Asperger’s & NLD Career Letter, January 2021
Evan was looking forward to his 6-month performance review. He enjoyed his job and believed that he had met or exceeded all of his supervisor’s expectations. It was a complete shock to learn that his overall performance rating was “needs improvement.” As his supervisor began to give details about what needed to change, Evan’s heart started pounding.
“And then I lost it,” he said. “The criticisms were inaccurate and unfair! I was furious and told my boss that I wanted to strangle him. I was fired on the spot. I know it was wrong to get so angry,” he continued, “but my boss had to have known that I wasn’t really going to hurt him!”
Evan was not aware that the threat of violence is serious, and completely unacceptable in the workplace. Most organizations have a zero tolerance policy for any threat of harm to a person or company property. I’ve had clients lose jobs for threatening to smash a co-worker’s computer, throwing a stapler, and screaming obscenities.
Evan worked with a psychotherapist on anger management and with me on communication skills. He saw that he misinterpreted the performance feedback as a personal attack. In reality, he was receiving guidance on how to be successful. He learned techniques for disagreeing in a respectful manner, and for clarifying performance expectations.
Still, his boss’ reaction confused Evan. “I wasn’t really going to strangle him.”
“You knew you wouldn’t harm him,” I explained, “but your boss had a completely different perspective.”
We considered the supervisor’s point of view. Evan’s facial expression and the tone and volume of his voice indicated that he was extremely angry. His boss may not have feared that Evan’s hands would literally be around his neck. However he knew that enraged people can be violent. Evan’s explosive reaction to performance feedback was uncalled for, and could cause the boss to question his mental stability.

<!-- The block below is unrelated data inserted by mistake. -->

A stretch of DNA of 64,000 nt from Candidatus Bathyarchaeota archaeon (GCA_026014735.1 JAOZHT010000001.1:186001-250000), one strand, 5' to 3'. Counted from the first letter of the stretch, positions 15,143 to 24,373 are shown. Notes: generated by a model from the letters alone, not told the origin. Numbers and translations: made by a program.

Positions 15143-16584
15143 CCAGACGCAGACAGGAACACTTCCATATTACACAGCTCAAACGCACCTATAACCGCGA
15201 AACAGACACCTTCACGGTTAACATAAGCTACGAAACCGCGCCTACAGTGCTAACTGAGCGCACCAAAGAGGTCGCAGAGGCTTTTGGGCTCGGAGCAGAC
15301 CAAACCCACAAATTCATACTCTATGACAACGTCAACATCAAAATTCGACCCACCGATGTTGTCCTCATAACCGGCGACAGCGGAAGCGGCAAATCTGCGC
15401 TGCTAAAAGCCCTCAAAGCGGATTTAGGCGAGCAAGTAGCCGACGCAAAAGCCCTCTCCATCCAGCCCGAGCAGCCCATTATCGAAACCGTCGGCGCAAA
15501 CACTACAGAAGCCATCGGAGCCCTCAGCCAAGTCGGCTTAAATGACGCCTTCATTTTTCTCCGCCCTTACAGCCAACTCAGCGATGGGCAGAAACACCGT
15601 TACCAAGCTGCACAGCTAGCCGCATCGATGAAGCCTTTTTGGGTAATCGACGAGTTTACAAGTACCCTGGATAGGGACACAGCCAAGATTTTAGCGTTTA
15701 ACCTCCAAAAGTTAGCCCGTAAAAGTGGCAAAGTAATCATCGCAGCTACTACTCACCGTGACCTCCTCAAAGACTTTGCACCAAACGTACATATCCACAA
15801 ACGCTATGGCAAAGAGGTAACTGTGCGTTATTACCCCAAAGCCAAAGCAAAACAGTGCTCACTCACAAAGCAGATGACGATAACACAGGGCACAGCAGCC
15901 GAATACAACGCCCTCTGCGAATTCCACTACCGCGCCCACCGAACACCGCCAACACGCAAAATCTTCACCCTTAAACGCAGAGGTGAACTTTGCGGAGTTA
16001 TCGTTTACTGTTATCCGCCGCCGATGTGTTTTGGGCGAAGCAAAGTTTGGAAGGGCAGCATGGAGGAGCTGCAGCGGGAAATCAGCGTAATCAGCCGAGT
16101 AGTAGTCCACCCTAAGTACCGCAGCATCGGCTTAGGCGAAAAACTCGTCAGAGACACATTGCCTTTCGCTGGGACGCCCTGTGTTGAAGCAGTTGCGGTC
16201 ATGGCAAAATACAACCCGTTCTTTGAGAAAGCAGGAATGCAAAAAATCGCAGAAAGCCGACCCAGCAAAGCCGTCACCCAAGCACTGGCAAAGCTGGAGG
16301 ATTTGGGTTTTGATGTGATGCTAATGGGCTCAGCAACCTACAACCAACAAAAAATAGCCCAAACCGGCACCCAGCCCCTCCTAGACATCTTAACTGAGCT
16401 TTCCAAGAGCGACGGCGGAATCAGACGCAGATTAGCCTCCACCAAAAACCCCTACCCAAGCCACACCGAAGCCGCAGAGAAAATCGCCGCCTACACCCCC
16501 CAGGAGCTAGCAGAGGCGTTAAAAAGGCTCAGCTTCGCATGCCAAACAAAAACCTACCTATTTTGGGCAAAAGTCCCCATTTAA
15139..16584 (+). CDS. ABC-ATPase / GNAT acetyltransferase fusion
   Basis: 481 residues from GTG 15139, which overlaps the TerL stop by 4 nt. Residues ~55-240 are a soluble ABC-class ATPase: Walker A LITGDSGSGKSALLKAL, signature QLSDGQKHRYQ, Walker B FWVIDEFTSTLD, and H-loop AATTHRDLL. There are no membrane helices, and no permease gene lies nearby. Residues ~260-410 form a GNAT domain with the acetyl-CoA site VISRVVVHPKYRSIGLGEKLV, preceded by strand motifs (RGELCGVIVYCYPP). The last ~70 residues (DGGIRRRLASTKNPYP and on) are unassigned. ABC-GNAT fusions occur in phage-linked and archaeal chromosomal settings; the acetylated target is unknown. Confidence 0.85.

“Your supervisor understandably took your threat seriously. It doesn’t matter that you knew you wouldn’t follow through.”
Evan had not previously considered that his actions impacted other people. He often presumed that others saw a situation as he did, or would forgive his angry outbursts once he explained that he hadn’t intended to lose control. He was surprised to learn that there were basic expectations for behavior that employees were assumed to understand.
Emotional control is fundamental in the workplace. In addition to job loss, threatening words and behavior can have legal ramifications in certain situations. Evan made it a priority to manage his anger and learn how act professionally. He eventually left the high technology industry to work in a less pressured industry, which greatly reduced his stress.
Copyright 2021, Barbara Bissonnette, Forward Motion Coaching